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Ethnic clashes continue in India’s Manipur state despite army presence | News

Authorities have imposed internet blackouts and issued strike orders in “extreme circumstances” to curb violence.

Fresh violence has hit India’s remote northeastern region, local media reported, even as authorities quickly deployed troops to restore order after ethnic clashes.

Thousands of soldiers were sent to Manipur after a protest march by a tribal group turned violent on Wednesday.

Tensions remained tense on Friday night, hours after the state’s top police officer warned that rioters had stolen weapons and ammunition from police stations.

Authorities imposed internet blackouts and issued sight-and-strike orders in “extreme circumstances” to curb unrest.

Hospital mortuaries in the state capital Imphal and further south in Churachandpur district reported a total of 54 deaths.

Between 18 and 20 deaths were reported, Kuldeep Singh, a security adviser to the Manipur state government, told reporters in the state capital Imphal, “although we are still verifying that these deaths were due to recent It was caused by the violence, or it was related to some other incidents.”

“About 100 people were injured and are being treated in different hospitals,” Singh said, adding that more than 500 homes had been burned over the past few days and some vehicles had also been set ablaze.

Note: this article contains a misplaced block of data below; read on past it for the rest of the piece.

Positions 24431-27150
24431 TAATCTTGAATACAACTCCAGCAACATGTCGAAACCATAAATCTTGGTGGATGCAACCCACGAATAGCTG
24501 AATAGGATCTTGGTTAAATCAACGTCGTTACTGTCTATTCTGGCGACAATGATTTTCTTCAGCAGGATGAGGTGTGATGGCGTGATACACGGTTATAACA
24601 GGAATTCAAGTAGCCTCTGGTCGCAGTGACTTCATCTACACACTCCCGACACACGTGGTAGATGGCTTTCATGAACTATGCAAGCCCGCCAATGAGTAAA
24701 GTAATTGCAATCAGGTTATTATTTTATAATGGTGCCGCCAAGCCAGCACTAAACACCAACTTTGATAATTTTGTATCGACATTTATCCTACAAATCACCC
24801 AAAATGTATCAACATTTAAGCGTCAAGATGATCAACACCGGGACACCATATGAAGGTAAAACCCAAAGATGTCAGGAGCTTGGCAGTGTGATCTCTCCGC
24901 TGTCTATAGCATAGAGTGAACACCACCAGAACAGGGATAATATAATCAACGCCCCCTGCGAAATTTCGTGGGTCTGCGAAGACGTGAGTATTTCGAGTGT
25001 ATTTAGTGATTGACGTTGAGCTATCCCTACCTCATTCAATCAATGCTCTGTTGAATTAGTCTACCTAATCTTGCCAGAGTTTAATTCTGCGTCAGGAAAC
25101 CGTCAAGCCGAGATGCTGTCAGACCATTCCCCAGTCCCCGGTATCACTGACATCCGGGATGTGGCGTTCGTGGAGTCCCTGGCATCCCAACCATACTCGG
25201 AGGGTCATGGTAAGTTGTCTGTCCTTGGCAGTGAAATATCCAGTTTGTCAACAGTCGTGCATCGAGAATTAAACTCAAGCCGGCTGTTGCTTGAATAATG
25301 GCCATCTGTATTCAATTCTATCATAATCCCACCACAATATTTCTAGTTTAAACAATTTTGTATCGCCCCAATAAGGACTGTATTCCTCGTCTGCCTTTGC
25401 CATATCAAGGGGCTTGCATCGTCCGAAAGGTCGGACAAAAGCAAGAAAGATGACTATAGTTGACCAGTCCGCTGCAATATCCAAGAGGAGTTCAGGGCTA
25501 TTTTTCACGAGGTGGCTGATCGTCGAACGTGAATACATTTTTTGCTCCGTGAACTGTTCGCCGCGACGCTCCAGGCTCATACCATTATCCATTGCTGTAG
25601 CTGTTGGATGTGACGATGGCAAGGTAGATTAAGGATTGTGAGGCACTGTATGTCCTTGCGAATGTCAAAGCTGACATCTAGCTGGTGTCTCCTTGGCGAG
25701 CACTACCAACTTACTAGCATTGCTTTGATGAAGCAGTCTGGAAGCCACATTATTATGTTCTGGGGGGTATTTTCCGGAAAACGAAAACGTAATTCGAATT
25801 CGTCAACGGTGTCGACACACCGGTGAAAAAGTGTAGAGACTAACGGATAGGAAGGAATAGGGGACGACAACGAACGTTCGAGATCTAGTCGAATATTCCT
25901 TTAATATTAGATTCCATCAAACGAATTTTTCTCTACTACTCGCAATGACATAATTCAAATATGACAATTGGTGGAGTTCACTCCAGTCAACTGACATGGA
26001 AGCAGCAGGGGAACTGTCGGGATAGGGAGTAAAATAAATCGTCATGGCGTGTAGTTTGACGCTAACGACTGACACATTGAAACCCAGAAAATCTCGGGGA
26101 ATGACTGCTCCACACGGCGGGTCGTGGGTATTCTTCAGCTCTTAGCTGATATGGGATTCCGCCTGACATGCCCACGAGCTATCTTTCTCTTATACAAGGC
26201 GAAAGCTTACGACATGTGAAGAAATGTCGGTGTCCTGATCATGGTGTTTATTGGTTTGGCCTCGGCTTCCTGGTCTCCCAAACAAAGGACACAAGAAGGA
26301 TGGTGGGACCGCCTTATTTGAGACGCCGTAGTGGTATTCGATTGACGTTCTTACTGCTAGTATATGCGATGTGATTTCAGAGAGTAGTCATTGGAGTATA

Manipur Police Commissioner P Doungel said stern action had been ordered against anyone found involved in acts of violence.

“We have asked the military to hold flag marches in areas hit by violence and directed the troops to take stern action against anyone involved in the violence,” Doungel told reporters.

Details of the latest clashes remain scant as internet outages hamper the flow of information from Manipur.

An Indian army stationed in neighboring Nagaland state said 13,000 people had sought refuge amid the violence.

Security forces fired tear gas to disperse protesters in Imphal on Thursday, some of whom set vehicles and houses on fire in parts of the city.

Burnt-out vehicles were seen on otherwise deserted streets due to a 24/7 curfew.

Defense officials said Friday that additional troops have been sent to the state by land and air.

The Meitei, the state’s largest single ethnic group, have been agitating for scheduled tribal status, while other recognized tribes in Manipur have opposed the move.

India reserves some government jobs, university admissions, and elected seats for communities under predetermined tribal categories, from village councils to parliaments, as a form of affirmative action to address historical structural inequalities and discrimination.

Last month, the Manipur High Court asked the government to consider the Meitei community’s plea and make a decision.

Manipur is part of India’s remote north-east connected to the rest of the country by a narrow land corridor that has endured decades of turmoil by ethnic and separatist groups.

At least 50,000 people have been killed in clashes since the first insurgency broke out in Manipur state in the early 1950s.

Over the years, these conflicts have subsided, with many groups striking deals with New Delhi to gain more power.

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